Alpha and beta adrenergic receptor blocking agents have each been separately shown to reduce the extent of ischemic necrosis. This study was designed to assess whether the simultaneous blockade of both alpha and beta adrenergic receptors achieved by labetalol is also effective in reducing infarct size. Moreover, the effects of labetalol were compared with those of propranolol. Accordingly, 127 rats were randomly assigned to four groups: Three groups underwent coronary arterial occlusion (the first group [n = 40] did not receive any drug treatment; the second [n = 29] received labetalol, 25 mg/kg subcutaneously, 5 minutes and 24 hours after coronary occlusion; the third [n = 25] received propranolol 5 mg/kg subcutaneously at the same times). The fourth group of 33 rats was subjected to sham operation. After randomization, no difference in mortality was found among the four groups. All rats were killed 48 hours after coronary occlusion and the total creatine kinase activity of the left ventricle was measured. From this value, infarct size was calculated and found to average 66.5 ± 2.6 percent (mean ± standard error of the mean [SEM]) of the left ventricle in control rats and 44.6 ± 4.1 percent in labetalol-treated rats (p <0.01). In contrast, in propranolol-treated rats infarct size was 56.6 ± 3.3 percent of the left ventricle, a value smaller than that in control rats (p <0.05), but higher than that in labetalol-treated rats (p <0.05). Another 16 rats underwent coronary arterial occlusion: 10 of these were treated with labetalol, whereas the remaining 6 served as a control group. These rats were killed 48 hours after occlusion; infarct size was measured by planimetry on histologic sections of serial slices of the left ventricle and was found to be 40.6 ± 2.7 percent of the left ventricle in control rats and 27.8 ± 3.7 percent in labetalol-treated rats (p <0.005). Finally, in yet another 36 rats, divided into control and labetalol-treated groups of 15 and 21 rats, respectively, coronary occlusion was performed. These rats were killed 21 days after occlusion and infarct size was measured on histologic sections. Planimetry showed size of the infarct to be 30.5 ± 2.4 percent of the left ventricle in control animals and 15.2 ± 1.2 percent (p <0.01) in labetalol-treated rats, showing that the extent of scarring after coronary arterial occlusion can be reduced by labetalol. Thus, myocardium acutely jeopardized by ischemia can be preserved permanently by combined alpha and beta receptor blockade.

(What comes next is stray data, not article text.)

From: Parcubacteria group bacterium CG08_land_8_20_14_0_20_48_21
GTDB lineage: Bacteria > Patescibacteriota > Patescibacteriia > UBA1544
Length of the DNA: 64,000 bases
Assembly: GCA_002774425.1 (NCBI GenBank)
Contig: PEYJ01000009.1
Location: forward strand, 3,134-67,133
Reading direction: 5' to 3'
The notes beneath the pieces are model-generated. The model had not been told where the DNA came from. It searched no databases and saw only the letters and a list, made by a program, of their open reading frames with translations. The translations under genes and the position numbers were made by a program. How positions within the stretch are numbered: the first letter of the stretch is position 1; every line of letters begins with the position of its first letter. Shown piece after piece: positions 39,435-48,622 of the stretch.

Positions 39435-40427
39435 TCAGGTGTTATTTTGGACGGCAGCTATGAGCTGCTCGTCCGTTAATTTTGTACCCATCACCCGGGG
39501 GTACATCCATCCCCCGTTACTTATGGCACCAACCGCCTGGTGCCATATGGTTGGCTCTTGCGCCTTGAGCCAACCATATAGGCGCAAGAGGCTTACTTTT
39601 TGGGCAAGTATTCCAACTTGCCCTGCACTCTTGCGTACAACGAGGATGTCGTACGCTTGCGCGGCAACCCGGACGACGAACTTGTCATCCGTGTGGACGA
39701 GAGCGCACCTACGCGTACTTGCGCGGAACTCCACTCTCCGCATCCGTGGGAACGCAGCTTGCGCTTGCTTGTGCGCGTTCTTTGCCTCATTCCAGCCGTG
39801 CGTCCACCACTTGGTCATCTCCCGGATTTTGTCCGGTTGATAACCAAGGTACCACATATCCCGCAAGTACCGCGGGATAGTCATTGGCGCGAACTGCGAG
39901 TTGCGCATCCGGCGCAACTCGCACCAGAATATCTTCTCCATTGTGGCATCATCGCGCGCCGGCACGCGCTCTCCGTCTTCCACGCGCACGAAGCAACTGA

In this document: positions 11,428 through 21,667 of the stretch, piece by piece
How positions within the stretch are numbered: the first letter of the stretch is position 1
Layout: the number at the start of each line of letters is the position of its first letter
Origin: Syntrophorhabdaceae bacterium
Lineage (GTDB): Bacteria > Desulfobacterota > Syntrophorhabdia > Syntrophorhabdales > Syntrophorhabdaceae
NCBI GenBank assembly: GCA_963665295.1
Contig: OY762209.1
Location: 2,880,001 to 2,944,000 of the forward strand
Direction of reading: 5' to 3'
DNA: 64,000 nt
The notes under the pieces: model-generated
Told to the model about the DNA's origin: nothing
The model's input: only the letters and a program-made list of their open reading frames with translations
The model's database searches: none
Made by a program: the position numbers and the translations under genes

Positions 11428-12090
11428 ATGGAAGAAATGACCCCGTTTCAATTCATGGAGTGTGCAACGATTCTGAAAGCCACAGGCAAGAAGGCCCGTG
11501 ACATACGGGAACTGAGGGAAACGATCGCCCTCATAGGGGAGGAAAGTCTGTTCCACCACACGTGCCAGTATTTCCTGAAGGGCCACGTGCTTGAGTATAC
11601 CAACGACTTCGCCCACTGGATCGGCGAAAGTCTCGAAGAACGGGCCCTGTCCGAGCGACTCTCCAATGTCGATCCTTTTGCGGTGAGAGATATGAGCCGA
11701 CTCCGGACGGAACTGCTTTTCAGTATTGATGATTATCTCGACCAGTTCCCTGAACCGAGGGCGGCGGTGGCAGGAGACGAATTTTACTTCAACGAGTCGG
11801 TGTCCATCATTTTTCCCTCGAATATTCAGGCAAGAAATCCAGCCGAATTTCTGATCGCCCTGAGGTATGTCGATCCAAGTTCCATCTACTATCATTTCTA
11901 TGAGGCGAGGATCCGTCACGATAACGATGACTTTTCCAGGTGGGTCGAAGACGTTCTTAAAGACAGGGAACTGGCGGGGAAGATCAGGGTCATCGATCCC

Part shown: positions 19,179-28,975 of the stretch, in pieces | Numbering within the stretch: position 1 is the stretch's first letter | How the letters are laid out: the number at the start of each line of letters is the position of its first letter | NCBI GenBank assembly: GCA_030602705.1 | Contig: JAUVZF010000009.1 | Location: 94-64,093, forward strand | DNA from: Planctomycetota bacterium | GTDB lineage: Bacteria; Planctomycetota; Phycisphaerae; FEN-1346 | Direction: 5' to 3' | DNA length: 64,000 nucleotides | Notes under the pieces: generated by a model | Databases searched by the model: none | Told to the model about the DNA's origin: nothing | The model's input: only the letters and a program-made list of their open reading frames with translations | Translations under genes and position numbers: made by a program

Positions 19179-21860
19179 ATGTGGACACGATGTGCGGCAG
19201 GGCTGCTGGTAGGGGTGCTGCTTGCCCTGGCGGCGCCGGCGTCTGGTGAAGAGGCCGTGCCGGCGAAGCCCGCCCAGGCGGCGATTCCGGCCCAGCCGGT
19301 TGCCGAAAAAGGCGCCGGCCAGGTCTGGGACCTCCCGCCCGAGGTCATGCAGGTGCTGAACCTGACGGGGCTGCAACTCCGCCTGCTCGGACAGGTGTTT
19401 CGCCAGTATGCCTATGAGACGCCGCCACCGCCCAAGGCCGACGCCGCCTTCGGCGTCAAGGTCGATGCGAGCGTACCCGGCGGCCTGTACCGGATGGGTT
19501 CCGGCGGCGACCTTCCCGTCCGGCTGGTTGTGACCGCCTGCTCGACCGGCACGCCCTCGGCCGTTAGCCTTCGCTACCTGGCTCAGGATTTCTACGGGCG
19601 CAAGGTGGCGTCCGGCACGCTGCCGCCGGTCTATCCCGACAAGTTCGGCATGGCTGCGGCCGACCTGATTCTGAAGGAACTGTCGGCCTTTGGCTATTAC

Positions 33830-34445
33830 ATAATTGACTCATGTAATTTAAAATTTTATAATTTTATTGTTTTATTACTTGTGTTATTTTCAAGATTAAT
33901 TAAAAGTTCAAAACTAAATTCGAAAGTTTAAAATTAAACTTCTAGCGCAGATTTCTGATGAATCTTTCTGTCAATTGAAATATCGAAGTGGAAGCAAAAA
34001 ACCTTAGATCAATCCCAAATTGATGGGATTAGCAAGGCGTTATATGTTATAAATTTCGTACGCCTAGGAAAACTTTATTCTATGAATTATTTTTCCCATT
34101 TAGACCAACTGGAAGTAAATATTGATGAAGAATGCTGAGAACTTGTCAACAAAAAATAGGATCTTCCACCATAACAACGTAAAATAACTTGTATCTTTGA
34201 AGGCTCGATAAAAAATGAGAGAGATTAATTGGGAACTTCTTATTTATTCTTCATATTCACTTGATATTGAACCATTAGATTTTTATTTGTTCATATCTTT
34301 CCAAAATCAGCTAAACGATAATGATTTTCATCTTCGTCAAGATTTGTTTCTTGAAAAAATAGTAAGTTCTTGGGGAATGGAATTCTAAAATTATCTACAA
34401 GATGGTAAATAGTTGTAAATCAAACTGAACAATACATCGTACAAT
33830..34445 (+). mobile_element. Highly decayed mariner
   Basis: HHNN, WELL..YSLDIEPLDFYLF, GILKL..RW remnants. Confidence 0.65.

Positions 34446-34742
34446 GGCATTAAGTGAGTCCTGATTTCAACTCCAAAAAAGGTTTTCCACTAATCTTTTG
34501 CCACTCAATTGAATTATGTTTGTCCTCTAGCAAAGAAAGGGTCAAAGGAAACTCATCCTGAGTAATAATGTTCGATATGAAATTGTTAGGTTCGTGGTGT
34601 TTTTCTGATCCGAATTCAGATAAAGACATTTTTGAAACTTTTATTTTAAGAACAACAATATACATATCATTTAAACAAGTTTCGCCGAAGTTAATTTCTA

ASJC Scopus subject areas
- Cardiology and Cardiovascular Medicine